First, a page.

“There is, from the people I know personally, a feeling that there wasn’t the support there needed to help navigate through,” she said.

But Ernani DeAraujo, an attorney and former city official, said he saw high attrition among students of all backgrounds, and he did not remember feeling isolated or experiencing racism as one of few Latino students at the school in the 1990s. At the time, he said, Latin School warned incoming students to expect three hours of homework each night.

With more than 2,400 students, Latin School is the largest public school in Boston. And because of its high academic expectations, it is widely considered one of the most difficult.

But for many students, especially those of limited means, the exam school provides a route to top colleges and career paths that would have otherwise been closed, DeAraujo said.

“A year at Phillips Andover or at Choate costs more than my mom’s annual income at that time,” he said, naming two top private schools. “So to get that quality of education at a public school is just amazing. I wouldn’t be where I am today without it.”

Complaints of racism at Latin School are not new, said Rosann Tung, a Brown University researcher who has studied Boston’s public schools. Tung said black and Hispanic students are substantially underrepresented at the prestigious school.

“It’s a systemic opportunity gap,” she said.


UK: The value of a university degree is being undermined because too many students can't read or count properly

Too many students who cannot read and count properly are going to university which is undermining the 'currency' of a degree, a major international report said today.

The Organisation for Economic Co-operation and Development (OECD) said a three year undergraduate was too expensive and unsuitable for people with poor literacy and numeracy.

And it warned the removal of a cap on student numbers could make the problem worse.

Some 7 per cent of 20 to 34 year old graduates in England have numeracy skills below 'level two' - considered to be enough to properly read a car's fuel gauge.

The report found some 3.4 per cent of graduates are below this level for literacy, defined as being able to understand the label on a bottle of aspirin. 

For numeracy, this is worse than in other nations - including Australia, Ireland, Poland, Italy and Spain, the report shows.

Around one in five young university graduates can manage basic tasks, but struggle with more complex problems, it adds.

'Those with low basic skills should not normally enter three-year undergraduate programmes, which are both costly and unsuited to the educational needs of those involved, while graduates with poor basic skills undermine the currency of an English university degree.'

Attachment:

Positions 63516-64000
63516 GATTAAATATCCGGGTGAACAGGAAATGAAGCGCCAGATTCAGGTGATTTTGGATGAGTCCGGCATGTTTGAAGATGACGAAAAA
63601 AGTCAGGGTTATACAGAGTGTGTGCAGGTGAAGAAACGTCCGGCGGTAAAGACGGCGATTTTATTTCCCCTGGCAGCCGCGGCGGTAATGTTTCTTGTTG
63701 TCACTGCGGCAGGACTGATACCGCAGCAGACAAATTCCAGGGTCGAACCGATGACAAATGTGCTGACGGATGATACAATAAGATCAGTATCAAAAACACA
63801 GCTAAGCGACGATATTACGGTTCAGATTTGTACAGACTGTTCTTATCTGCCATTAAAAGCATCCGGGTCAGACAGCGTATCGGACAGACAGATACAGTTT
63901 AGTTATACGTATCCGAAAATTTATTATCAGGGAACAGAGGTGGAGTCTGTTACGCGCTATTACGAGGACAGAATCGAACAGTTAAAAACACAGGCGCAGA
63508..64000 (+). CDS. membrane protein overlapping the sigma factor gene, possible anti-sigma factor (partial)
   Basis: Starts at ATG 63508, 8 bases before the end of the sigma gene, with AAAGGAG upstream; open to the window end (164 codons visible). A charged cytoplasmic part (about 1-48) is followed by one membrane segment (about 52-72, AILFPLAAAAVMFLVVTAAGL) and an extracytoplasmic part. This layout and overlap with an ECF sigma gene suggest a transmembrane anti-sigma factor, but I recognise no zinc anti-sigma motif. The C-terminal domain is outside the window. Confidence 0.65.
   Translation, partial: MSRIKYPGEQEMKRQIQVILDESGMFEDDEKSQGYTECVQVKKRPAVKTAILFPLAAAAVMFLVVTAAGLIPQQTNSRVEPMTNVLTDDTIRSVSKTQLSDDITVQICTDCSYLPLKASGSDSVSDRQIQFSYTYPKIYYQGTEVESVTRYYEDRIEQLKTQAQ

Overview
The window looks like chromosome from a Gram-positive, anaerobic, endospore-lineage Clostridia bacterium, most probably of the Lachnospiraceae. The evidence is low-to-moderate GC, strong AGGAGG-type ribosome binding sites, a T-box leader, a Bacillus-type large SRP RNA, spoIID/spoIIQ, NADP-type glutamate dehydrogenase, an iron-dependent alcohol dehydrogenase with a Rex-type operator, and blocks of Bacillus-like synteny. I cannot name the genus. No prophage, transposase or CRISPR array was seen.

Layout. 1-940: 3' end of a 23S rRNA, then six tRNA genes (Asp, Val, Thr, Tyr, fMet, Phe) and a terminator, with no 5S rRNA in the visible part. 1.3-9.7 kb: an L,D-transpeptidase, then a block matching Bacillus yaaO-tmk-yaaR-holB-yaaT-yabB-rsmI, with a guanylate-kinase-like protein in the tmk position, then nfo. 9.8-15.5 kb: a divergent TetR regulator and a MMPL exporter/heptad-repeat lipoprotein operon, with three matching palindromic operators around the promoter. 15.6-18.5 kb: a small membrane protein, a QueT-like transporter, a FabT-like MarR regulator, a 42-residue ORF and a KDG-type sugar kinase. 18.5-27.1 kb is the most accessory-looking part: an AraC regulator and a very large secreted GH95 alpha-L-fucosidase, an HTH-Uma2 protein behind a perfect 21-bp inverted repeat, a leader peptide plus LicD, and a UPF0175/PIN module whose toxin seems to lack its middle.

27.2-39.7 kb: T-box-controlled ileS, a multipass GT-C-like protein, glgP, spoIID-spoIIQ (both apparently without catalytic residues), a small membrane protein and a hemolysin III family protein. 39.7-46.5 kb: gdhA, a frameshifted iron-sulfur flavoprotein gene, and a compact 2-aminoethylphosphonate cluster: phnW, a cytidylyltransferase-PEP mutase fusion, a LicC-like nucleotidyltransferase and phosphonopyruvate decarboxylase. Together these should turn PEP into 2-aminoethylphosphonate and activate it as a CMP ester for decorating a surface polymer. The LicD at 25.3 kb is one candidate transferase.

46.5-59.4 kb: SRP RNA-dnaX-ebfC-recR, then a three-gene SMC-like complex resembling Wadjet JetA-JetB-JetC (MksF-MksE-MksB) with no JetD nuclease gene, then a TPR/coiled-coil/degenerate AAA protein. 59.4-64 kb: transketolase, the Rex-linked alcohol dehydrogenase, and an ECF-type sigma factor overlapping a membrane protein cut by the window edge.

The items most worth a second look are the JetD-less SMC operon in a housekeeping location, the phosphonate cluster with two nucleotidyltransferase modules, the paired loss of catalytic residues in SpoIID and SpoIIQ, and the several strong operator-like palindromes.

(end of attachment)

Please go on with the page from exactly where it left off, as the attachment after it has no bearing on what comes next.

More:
These would-be students should be encouraged to take alternative, professional courses that will help to boost their levels of literacy and numeracy, while more needs to be done in universities to help students with intermediate levels in the basics to develop their skills.

It also suggests that preventing universities from graduating students that have low basic skills could help to raise achievement.

The report, based on an international survey conducted in 2012, goes on to warn that while England has more young people graduating from university than many other countries, many young people are not well-prepared for degree study as the basic skills of those teenagers who may go into higher education is much weaker than elsewhere.

Overall, a third of 16 to 19-year-olds are struggling with the basics - three times as many as in countries such as Finland, Japan, Korea and the Netherlands.

In 2012, in England, 70 per cent of youngsters in this age group were in education or training that would lead to a formal qualification, compared to almost all young people in many other nations, the survey says.

The OECD warns: 'In England, the weak basic skills of young adults compared with other countries can be traced back to a lower standard of performance at the end of initial education.'

'The priority of priorities is to improve the standard of basic schooling in England,' it adds.

The report notes that a raft of reforms have been introduced, including an overhaul of qualifications, raising the age that youngsters must stay in education or training to 18 and a decision that any teenager who does not gain at least a C at GCSE in English or maths must continue with the subject.

It is too early to assess the impact of these reforms, the OECD says, but adds that 'their objectives are clearly the right ones'.

The organisation does note that the move to lift the cap on university numbers could worsen the problem of students with low basic skills.

Overall, there are an estimated nine million working-age adults in England with literacy or numeracy skills, or both, the report says.